‘. . . [A]ccording to a new study published in the Proceedings of the National Academy of Sciences, . . . [Africa] will . . . need to dramatically increase its agricultural efficiency. Right now, Africa imports 20% of its cereal needs, despite having a quarter of the world’s arable land. . . . With a population expected to expand by another 1.3 billion people by 2050, Sub-saharan African countries will have to import half of all needed cereals in the next 30 years, if drastic changes to agricultural methods aren’t taken, the study concluded.
Delia Grace, a veterinary epidemiologist colleague of Robinson’s at ILRI, was recently asked by the UK Department for International Development (DFID) to write a paper, now under external review, on antimicrobial resistance linked to agriculture.
Developing-country livestock keepers need more and better drugs to keep their animals alive and productive, and there are increasing numbers of livestock in the South, where there is increasing use of antimicrobial drugs, and poor livestock keepers will be hurt the most by development in pathogens of antimicrobial resistance. So what’s needed to avoid ‘super bugs’ arising? A new PNAS paper has this to say.
The Food Climate Research Network (FCRN) site has published (10 Apr 2014) an interesting comment on an interesting paper by Petr Havlík et al., Climate change mitigation through livestock system transitions, published in Feb 2014 in the Proceedings of the National Academy of Sciences (PNAS).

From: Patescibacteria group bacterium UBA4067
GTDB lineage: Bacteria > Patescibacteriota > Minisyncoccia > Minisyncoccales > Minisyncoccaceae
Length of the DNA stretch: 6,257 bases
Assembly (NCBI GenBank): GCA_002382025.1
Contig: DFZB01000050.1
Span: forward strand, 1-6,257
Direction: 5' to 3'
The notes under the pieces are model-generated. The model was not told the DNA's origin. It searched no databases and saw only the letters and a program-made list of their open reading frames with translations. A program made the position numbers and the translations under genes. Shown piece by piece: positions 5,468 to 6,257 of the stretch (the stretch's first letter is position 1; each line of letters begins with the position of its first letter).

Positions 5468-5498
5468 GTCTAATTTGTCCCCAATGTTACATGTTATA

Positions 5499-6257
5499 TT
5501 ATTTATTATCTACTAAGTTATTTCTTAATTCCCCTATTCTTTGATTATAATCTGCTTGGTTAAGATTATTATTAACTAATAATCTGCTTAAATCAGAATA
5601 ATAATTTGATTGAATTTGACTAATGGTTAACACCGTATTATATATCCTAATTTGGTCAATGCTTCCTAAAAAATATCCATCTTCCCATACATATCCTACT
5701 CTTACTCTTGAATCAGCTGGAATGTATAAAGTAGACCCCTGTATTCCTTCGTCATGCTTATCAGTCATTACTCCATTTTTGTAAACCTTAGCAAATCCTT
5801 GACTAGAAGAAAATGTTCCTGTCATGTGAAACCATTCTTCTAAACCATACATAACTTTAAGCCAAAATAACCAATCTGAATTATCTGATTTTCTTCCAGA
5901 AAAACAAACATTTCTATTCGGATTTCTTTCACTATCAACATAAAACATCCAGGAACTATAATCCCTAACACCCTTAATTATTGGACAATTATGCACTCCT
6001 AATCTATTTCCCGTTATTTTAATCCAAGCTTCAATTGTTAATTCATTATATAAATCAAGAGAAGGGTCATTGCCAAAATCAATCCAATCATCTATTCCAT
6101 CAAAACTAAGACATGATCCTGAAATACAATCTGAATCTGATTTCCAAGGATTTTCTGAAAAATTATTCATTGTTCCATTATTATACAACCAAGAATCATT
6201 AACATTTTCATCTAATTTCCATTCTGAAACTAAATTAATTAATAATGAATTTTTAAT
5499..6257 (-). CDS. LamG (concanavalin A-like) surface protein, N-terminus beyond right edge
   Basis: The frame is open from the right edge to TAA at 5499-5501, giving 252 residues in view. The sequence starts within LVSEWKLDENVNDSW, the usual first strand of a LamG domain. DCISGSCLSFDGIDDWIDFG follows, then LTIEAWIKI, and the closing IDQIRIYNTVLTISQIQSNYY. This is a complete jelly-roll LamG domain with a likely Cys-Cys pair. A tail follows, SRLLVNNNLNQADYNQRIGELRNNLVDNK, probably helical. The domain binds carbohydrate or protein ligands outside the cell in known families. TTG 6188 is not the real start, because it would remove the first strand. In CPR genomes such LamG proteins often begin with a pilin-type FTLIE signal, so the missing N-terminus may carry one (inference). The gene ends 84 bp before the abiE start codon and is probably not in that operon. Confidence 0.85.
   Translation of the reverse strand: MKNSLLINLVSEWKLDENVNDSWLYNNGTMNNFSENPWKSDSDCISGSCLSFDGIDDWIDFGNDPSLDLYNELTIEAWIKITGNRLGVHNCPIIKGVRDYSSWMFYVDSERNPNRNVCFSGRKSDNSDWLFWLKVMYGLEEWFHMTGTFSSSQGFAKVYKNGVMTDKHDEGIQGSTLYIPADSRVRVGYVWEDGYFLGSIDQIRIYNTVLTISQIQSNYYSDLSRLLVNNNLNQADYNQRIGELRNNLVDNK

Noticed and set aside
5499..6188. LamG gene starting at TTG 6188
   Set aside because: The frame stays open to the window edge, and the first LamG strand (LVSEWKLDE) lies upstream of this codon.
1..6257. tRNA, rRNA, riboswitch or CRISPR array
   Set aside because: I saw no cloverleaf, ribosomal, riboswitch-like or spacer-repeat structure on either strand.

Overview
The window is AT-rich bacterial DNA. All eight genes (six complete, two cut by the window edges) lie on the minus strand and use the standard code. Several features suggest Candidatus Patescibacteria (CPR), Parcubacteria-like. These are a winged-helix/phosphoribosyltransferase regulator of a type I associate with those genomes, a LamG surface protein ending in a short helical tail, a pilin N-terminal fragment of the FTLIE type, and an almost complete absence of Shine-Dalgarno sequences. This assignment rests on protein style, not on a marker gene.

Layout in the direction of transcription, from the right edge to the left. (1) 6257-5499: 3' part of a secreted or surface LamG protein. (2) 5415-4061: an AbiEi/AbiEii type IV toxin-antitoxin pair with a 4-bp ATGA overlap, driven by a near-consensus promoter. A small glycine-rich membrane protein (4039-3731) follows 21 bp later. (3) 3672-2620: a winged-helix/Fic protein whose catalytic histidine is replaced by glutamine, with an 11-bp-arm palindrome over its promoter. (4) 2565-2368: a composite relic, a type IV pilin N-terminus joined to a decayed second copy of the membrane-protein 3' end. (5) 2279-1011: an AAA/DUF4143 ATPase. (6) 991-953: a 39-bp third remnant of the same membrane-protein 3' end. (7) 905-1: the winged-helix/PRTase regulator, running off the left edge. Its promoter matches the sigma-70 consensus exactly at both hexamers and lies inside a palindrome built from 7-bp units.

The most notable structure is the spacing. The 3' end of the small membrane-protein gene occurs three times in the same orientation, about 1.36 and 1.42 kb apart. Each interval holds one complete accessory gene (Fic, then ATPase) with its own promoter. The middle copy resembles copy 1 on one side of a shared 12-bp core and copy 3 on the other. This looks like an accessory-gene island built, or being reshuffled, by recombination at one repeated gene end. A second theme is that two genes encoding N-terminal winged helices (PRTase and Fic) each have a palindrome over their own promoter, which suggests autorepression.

The Butcher, by Marc Chagall, 1910 (via Wikipaintings). Should you become vegetarian to help mitigate against global warming? Well, you could, or you might try just eating less meat, if you’re one of some 1 billion people chronically eating too much food. On the other hand, you might try helping some 1 billion small-scale livestock …
The farmyard, by Marc Chagall, 1954 (via Wikipaintings). Without big interventions, the future of food security looks bleak. So says an article in One Billion Hungry: Can We Feed the World Website. The clear message from . . . the IPCC Fifth Assessment Report is the urgent need for farmers to adapt to a changing …
Tara Garnet, of the Food Climate Research Network (FCRN), at Oxford University, recently highlighted a paper published recently in the Proceedings of the National Academy of Sciences (PNAS). The paper, Biomass use, production, feed efﬁciencies, and greenhouse gas emissions from global livestock systems, is written by livestock scientists at the International Livestock Research Institute (ILRI, Kenya) and the Commonwealth Scientific and Industrial Research Organisation (CSIRO, Australia).